Michael Knights is the Boston-based Jill and Jay Bernstein Fellow of The Washington Institute, specializing in the military and security affairs of Iraq, Iran, and the Persian Gulf states. He is a co-founder of the Militia Spotlight platform, which offers in-depth analysis of developments related to the Iranian-backed militias in Iraq and Syria.
Hoquq is competing head-to-head with other "resistance" factions in key Shia constituencies, especially Asaib Ahl al-Haq.
The Harakat Hoquq (Rights Movement) electoral list, which is led by Kataib Hezbollah (KH) member Hossein Moanes (aka Abu Ali al-Askari), will field thirty-two candidates in its inaugural election run on October 10. Much can be gleaned from Hoquq's list and the electoral districts in which it will compete—most notably, that it is vying for the same voters as other Iran-backed elements such as Hadi al-Ameri’s Fatah Alliance and Nouri al-Maliki’s State of Law bloc.
Hoquq Focusing on Shia Voters in Southern and Central Iraq
Most of Hoquq's campaign efforts have focused on eleven provinces, ten of them Shia-majority. It is fielding one candidate in each in the following districts:
Baghdad districts 1 (Nahrawan), 2 (Sadr City), 3 (Sadr City), 4 (Sadr City, where Moanes is running), 5 (Palestine Street), 7 (Rusafa), 9 (New Baghdad), 11 (Shula), 14 (Arab Jabour), and 15 (Radwaniyah)
Basra districts 1 (Basra city), 3 (Basra city), 4 (Zubayr), 5 (Qurnah and Madinah), and 6 (Faw)
Babil districts 3 (Mahawil) and 4 (Musayyib, next to KH's Jurf as-Sakr base)
Maysan districts 1 and 2 (both Amara)
Karbala districts 2 (Hindiya, south of Jurf al-Sakhar) and 3 (Tuwairij)
Qadisiyah districts 1 and 2 (both Diwaniyah)
Wasit district 1 (al-Kut city)
Diyala district 4 (Khanaqin, Jalula)
al-Muthanna district 1 (Samawa)
This list shows that Hoquq is not aiming to make gains in “new” territories (e.g., Shia Turkmen areas, Yazidi areas, or parts of Anbar where KH has a strong military presence), but is instead competing head-to-head in the same constituencies as Fatah and State of Law. Whereas Fatah’s components (principally Badr and Asaib Ahl al-Haq, or AAH) have carefully deconflicted their candidate lists, Hoquq appears willing to upset this arrangement, bringing to mind last month's incident in which Moanes criticized establishment parties, which Fatah interpreted to include itself.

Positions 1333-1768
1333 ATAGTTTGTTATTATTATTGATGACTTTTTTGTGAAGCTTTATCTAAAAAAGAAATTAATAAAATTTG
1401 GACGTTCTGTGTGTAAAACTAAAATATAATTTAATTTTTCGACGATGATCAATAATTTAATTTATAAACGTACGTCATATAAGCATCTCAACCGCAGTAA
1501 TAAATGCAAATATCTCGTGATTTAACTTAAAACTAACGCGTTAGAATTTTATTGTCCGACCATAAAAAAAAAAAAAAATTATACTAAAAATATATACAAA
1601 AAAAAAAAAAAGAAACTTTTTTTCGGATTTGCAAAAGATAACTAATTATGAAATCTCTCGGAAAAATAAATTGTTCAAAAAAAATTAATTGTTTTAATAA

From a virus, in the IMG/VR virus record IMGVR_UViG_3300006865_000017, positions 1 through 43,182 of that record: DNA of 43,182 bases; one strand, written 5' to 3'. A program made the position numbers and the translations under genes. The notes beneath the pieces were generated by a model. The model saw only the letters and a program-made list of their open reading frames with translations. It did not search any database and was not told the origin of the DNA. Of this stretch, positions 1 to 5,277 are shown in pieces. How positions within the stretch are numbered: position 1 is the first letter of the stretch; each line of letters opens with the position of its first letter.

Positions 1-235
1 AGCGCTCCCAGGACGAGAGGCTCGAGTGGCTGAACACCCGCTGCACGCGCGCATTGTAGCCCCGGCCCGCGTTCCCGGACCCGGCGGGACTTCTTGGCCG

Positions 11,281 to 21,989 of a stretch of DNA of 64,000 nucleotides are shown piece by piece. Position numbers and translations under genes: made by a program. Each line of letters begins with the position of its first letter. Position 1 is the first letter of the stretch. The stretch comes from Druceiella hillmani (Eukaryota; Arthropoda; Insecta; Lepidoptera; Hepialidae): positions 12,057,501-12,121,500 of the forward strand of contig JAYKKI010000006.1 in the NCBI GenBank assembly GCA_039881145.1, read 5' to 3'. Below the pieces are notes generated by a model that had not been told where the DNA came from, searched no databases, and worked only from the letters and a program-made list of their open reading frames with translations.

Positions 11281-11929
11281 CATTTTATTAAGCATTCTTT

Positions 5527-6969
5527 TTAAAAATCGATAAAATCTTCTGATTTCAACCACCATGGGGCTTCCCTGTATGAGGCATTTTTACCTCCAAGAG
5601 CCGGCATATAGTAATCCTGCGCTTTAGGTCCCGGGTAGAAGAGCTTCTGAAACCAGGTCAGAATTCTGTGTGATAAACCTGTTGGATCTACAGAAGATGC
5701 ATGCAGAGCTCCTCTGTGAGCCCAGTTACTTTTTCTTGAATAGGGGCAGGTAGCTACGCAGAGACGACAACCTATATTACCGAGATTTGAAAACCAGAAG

It is difficult to ascertain whether Hoquq is targeting any particular part of the Fatah powerbase, for instance the constituencies in which AAH is focused. Considering the bad blood between KH and AAH and the way Hoquq is lightly campaigning in Badr’s Diyala homebase, this may be a possibility. Notably, Hoquq has stayed away from all key Badr constituencies in Diyala except District 4, where AAH has its only major ground presence in the province. In general, Hoquq seems to be aiming at Sadrist areas (Amarah, Sadr City, Najaf, Gharraf River Valley), whether those constituencies are linked to Muqtada al-Sadr's Sairoon list or factions led by Qais al-Khazali and AAH.
The cluster of KH candidates in constituencies surrounding the group's Jurf al-Sakhar base underlines the manner in which it seeks to dominate Baghdad's southern rural arc, northern Karbala, and road corridors to Anbar. The risk of voter intimidation in Sunni areas south of Baghdad (Radwaniyah, Arab Jabour, Musayyib) will be high due to the presence of KH forces; indeed, the group may be mimicking AAH's use of militias to control northern Baghdad Sunni voting centers in 2018.
The Hoqouq Candidates
Hoqouq is taking a leaf from its forerunner, AAH’s al-Sadiqoun bloc (which won one seat in 2014 and fifteen in 2018), by running candidates who appear primarily technocratic and are mostly in their forties (which counts as young in Iraqi politics). At least half of its thirty-two candidates appear to be academics with degrees in political science, business management law, or media studies. Seven are women, including one self-identified “feminist,” one avowed campaigner for “women’s rights,” and one with an eclectic interest in nanotechnology. Only one or two candidates have a claimed connection to the Popular Mobilization Forces (PMF).
The likeliest Hoquq winners are Moanes in Baghdad district 4 (Sadr City), Abbas Falah Enad Ardawi (the founder of Hadaf, a think tank for media and research training) in Baghdad district 11 (Shula), and former provincial governor Malik Khalaf Wadu al-Durai in Wasit district 1. Hoquq seeks to best AAH's electoral debut in 2014 (one seat) but is unlikely to match the fifteen seats that Sadiqoun won in 2018. Nevertheless, it will gain a foothold that can be expanded. This is part of the development of KH's political, social, and economic arms, to sit alongside its special operations (Abu Hussein) and military/PMF (Abu Fadak) wings.